Big year anticipated for U.S. apples

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Big year anticipated for U.S. apples

The United States apple season is off to a running start with above average volume expected out of several producing states, including Washington, Michigan and New York.manzanas_60975040

Following up a lower volume season in 2012, growers out of Washington are eager to build on momentum and expand product promotion, explained Mac Riggan, marketing director at Chelan Fresh.

"We’re excited because last year New York and Michigan crops were way down, so that opened a lot of space for Washington. I think retailers saw improved performance in their apple category carrying more Washington product," he said.

"The data shows that there was improvement in the apple category in both sales and volume, so we’re hoping to capitalize on that going forward this year."

Although warm weather this week could create trouble, Riggan said quality and size out of the state have been optimal so far. In addition to high volume, this could mean a strong year for apple competition.

"This is the second largest crop we've ever had. On top of that you've got pretty good Michigan and New York crops. I'm hoping initially our prices will be reasonable so that retailers set reasonable retail prices and we can have consistent pricing through the whole year," he said.

For pricing, however, Washington has a bit of a geographical disadvantage compared to its competitors in Michigan and New York.

"There’s more competition from Michigan and New York. They’ll be pushing for that space and they’ve got a little bit of a competitive advantage because they’re closer to some of those big markets. They have a transportation cost advantage, so their product can be cheaper," he said.


With good weather and volume, Michigan growers are entering the season with high hopes as well, explained Diane Smith, executive director of Michigan Apples.

"We had weather cooperate unlike last year when we lost more than 90% of our crop. The weather has been perfect for us this year," she said.

"Our crop is increasing and we expect it to increase based on the number of plantings that have been going into the ground over the last few years. We have a lot of growers that are investing in replacing with high-density orchards and so we expect that this trend is going to continue to have these larger crops out of Michigan."

Much like in Washington, Michigan growers are upgrading their orchards with shorter, higher-density  trees to bring customers premium varieties like Honeycrisps, Galas and Fujis.

This upward trend in volume has also meant a focus on marketing to increase sales access. In addition to healthy eating initiatives and a focus on local product, Michigan Apples has also taken a personalized approach to retailers.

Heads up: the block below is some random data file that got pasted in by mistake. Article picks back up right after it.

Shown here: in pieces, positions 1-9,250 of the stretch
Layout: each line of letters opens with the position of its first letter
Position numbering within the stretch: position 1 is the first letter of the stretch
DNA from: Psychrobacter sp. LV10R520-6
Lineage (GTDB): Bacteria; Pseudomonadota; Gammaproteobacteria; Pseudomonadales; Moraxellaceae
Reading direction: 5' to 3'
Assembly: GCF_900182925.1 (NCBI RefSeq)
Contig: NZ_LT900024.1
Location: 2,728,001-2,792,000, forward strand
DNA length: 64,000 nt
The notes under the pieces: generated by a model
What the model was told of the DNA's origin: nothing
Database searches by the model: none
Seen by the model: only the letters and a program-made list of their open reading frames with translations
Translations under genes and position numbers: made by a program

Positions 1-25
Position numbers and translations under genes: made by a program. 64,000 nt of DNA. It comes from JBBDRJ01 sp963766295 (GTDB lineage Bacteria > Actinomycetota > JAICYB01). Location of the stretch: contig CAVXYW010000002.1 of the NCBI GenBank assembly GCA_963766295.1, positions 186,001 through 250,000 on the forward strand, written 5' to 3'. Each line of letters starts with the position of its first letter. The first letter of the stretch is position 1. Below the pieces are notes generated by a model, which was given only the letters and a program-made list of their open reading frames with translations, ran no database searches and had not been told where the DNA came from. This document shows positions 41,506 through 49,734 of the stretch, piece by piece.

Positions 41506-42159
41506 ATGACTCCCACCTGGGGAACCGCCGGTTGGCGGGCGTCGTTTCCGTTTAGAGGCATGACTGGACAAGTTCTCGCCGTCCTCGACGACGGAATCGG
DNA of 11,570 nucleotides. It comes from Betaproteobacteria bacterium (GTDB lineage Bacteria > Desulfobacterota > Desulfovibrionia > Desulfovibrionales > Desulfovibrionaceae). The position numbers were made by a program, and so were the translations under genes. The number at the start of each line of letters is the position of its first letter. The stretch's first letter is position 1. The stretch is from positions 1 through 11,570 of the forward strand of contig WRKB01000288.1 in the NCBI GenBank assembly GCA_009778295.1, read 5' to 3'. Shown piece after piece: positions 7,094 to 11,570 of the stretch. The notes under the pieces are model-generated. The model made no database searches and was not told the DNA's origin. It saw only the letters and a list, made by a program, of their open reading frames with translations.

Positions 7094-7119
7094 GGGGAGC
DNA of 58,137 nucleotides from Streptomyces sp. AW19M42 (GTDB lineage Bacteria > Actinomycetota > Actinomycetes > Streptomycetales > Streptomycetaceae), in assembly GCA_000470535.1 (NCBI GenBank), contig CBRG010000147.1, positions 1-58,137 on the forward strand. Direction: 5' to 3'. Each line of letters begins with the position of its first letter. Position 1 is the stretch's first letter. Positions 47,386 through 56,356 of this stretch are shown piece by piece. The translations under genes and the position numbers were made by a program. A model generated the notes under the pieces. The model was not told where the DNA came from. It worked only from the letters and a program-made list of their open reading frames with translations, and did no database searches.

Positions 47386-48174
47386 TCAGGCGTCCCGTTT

"In Summer 2012 our board took the opportunity with what happened with the crop to do strategic planning. So we really looked at how we wanted to focus our energies over the next five years," Smith said.

"During that process we really wanted to take a close look at our retail efforts. We’ve increased those efforts by working directly with retailers to find specific programs that work well for them."

The organization will also be experimenting with social media by distributing tote bags that kids can draw on. Parents will then be encouraged to share the artwork on Facebook and Instagram.

Back in Washington, marketing has been a central focus as well. The state has taken a kid-centric focus with participation in programs like Fuel Up to Play 60 - an initiative that encourages children to eat right and go out to play for at least one hour.

"There are about 75,000 schools around the country participating. There’s a good chance that mom walks into the grocery store and her kid is going to see a bag of apples with the Fuel Up to Pay 60 and recognize it as one of the fuel up items," Riggan said.

Other campaigns geared toward kids will also include Disney princesses, cars and promotional deals with peanut butter spreads.

In California where warm weather has meant smaller fruit in general this year, marketers have also been able to place greater efforts on schools, said Steve Highley of the Crown Jewels Produce sales team.

"Quality wise it has been good. Color has been good. Everything has been good in that regard but it’s just small fruit. In one aspect it works because there is a lot of interest in small fruit for back-to-school and lunch programs," Highley said.

"But generally retailers like to feature 88s and 80s. That’s a peak size of theirs but they’re having to readjust their expectations to 100s and 113s, at least out of California."

An 80 apple is equivalent to 3.19 in or  81 mm in diameter while a 113 measures at 2.84 in or 72.1 mm.

In California, the apple harvest has already passed its midway point. In Washington and Michigan, however harvesters are just beginning to tackle the major volumes ahead.


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